GAUHATI, India – Heavy rains since the start of India's monsoon season have triggered floods and landslides in parts of the remote northeastern region, causing at least 20 deaths, authorities said Wednesday.
The deaths included drownings or fatal injuries from collapsed homes in Assam state, where the mighty Brahmaputra River was flowing above the danger level, swelled by the heavy rain in the past two weeks, the state's disaster management authority said.
Nearly 400,000 people have left their flooded homes in 750 villages across nearly half of Assam's 27 districts, officials said. Nearly 30,000 people have taken shelter in relief camps run by the state government. Most others were living with their relatives or on nearby river embankments or higher ground.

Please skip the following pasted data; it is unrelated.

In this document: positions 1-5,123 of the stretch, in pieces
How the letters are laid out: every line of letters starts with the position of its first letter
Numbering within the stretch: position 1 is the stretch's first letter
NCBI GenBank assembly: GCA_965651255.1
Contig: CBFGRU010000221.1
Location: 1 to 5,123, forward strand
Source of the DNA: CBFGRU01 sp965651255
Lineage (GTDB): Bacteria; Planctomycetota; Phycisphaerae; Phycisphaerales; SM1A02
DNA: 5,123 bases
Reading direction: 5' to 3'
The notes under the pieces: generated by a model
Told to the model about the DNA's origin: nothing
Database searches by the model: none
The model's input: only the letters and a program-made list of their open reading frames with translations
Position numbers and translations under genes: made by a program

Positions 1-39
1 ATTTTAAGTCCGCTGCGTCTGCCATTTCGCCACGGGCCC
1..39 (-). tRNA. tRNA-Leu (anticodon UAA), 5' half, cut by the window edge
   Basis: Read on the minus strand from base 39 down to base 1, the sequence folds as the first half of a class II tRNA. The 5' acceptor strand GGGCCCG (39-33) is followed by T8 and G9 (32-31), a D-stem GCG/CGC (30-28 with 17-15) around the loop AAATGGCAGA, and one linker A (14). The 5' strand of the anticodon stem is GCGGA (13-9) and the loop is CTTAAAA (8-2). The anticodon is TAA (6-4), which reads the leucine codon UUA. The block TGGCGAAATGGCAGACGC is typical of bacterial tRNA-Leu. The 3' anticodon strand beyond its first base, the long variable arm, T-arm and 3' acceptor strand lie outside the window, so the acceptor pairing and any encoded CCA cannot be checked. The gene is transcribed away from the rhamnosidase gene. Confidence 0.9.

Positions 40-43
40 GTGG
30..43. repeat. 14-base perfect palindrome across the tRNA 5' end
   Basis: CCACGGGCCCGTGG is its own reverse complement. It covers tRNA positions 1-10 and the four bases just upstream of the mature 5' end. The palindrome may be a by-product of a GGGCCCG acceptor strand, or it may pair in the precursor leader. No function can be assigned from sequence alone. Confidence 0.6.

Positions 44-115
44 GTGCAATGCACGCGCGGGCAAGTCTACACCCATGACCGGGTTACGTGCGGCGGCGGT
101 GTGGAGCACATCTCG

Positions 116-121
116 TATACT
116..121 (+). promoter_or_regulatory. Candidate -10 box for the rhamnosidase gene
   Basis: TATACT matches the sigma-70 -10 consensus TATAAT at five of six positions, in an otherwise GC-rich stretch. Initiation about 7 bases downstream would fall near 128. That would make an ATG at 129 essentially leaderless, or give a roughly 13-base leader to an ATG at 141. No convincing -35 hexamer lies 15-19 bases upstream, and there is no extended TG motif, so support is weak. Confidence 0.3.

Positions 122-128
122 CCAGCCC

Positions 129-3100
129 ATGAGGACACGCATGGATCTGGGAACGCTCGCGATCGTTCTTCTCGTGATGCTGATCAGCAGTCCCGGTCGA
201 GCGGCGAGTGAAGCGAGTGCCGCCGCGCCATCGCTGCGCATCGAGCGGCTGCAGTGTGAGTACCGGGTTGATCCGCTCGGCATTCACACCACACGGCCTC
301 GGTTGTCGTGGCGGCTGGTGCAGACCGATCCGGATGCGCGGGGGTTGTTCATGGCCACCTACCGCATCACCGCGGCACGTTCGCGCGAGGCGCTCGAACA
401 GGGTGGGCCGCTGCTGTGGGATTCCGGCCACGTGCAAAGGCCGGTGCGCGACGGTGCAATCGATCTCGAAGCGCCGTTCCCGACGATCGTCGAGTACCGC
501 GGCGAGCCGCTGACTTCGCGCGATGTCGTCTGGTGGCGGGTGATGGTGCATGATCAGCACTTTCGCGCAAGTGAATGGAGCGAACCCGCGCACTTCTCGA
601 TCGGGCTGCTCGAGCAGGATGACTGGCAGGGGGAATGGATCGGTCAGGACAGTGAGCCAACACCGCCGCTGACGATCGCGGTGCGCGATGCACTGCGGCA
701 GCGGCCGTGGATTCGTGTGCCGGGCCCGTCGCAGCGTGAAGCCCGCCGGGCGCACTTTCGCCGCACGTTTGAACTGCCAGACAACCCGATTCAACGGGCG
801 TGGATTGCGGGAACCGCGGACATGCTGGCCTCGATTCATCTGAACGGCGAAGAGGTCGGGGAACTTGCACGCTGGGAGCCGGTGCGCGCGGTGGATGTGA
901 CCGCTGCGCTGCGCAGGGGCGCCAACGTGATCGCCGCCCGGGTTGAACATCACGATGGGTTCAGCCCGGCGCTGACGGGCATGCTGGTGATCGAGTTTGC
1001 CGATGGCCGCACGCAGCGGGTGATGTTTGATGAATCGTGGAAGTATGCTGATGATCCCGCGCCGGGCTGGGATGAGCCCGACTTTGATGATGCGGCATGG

On Tuesday, the authority said it evacuated 400 students after their school was flooded in western Nalbari district, 90 kilometers (55 miles) west of Gauhati, the state capital.
In neighboring Arunachal Pradesh state, roads to several districts were cut off by incessant rain and landslides.
An Indian air force helicopter flying food supplies to remote areas went missing in the state in bad weather Tuesday, junior Home Minister Kiren Rijiju said.
Rijiju himself had a narrow escape when his helicopter was caught in a storm and had a hard landing in Itanagar, the capital of Arunachal Pradesh.
The monsoon season runs from June through September, and deadly floods occur regularly. Drowning, electrocution or injuries from collapsed houses killed at least 175 people across India during the season last year.